As a child of the Cold War, it's gratifying to see this piece of it move toward a peaceful ending.
US President Barack Obama and Cuba's Raul Castro have shaken hands at the Summit of the Americas, a new milestone in efforts to shed decades of animosity between the two countries.
The two leaders - who briefly shook hands once before, at Nelson Mandela's memorial service in Johannesburg in 2013 - exchanged a few words on Friday as Ban Ki-moon, UN secretary-general, and regional leaders looked on, before taking their seats at a Panama City convention centre.
The sight of Obama and Castro in the same room instantly became a potent symbol of their bid to renew diplomatic ties that were severed in 1961.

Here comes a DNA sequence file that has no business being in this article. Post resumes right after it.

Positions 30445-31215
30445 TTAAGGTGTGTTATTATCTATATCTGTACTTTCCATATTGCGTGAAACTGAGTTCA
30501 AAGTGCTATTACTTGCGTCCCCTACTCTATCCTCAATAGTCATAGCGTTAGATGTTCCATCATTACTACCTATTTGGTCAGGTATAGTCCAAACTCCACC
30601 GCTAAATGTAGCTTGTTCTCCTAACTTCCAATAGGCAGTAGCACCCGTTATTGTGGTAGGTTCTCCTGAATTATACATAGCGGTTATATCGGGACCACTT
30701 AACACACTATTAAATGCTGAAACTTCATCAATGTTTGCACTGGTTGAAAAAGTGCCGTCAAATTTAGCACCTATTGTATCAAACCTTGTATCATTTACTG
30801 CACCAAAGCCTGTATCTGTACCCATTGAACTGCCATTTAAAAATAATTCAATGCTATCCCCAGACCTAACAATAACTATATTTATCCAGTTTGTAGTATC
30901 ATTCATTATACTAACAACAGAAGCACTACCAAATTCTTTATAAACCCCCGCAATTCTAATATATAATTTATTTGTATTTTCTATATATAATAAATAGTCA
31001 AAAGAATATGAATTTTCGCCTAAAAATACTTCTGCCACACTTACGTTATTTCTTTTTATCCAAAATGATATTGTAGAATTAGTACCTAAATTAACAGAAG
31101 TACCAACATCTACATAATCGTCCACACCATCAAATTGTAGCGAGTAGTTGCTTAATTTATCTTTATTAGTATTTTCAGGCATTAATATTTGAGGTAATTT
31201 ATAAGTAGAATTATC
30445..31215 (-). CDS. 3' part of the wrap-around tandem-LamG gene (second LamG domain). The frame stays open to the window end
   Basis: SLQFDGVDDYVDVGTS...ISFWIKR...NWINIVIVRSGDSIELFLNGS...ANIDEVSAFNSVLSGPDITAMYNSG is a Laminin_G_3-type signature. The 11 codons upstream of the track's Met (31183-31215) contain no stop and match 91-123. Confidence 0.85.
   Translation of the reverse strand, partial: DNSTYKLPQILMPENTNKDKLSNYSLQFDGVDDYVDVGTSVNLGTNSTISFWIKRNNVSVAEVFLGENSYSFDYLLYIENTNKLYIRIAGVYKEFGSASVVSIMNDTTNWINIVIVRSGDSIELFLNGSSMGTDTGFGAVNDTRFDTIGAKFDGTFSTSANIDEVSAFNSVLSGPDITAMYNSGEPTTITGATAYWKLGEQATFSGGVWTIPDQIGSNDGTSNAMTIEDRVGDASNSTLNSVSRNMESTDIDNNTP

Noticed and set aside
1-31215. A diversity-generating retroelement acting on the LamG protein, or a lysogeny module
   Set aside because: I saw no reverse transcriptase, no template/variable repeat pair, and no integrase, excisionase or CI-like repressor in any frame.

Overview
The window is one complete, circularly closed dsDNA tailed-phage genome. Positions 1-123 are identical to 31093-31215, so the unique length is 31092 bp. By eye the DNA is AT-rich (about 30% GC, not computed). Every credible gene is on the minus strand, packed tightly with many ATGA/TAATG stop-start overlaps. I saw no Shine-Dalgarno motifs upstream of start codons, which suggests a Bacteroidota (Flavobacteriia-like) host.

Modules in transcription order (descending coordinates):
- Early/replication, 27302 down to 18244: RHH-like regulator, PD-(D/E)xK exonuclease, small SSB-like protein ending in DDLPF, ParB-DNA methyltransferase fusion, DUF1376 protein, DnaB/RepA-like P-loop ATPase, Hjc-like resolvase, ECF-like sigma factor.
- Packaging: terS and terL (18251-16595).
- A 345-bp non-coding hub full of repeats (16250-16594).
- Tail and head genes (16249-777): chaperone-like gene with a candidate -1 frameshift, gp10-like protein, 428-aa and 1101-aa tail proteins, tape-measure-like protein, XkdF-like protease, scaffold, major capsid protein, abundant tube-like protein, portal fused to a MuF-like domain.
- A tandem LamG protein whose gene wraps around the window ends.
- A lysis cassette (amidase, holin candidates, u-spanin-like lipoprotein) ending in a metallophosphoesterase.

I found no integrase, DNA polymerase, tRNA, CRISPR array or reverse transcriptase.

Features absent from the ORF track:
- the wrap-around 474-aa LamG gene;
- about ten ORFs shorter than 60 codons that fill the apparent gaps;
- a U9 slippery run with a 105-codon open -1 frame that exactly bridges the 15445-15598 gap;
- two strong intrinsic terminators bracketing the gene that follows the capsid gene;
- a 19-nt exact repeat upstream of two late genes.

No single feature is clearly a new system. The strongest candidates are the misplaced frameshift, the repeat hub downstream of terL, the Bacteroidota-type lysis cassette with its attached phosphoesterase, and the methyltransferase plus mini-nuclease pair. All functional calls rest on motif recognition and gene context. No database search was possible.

It was the first time that a Cuban leader attended the summit in its 21-year history.
A US official characterised the Obama-Castro greeting as an "informal interaction", adding that "there was not a substantive conversation between the two leaders."
A widely anticipated broader conversation - the first between US and Cuban leaders since ties broke in 1961 - is expected on Saturday.
"The presence here today of President Raul Castro of Cuba embodies a longing expressed by many in the region," Ban said.
A peaceful outcome to a decades-long impasse! What a concept.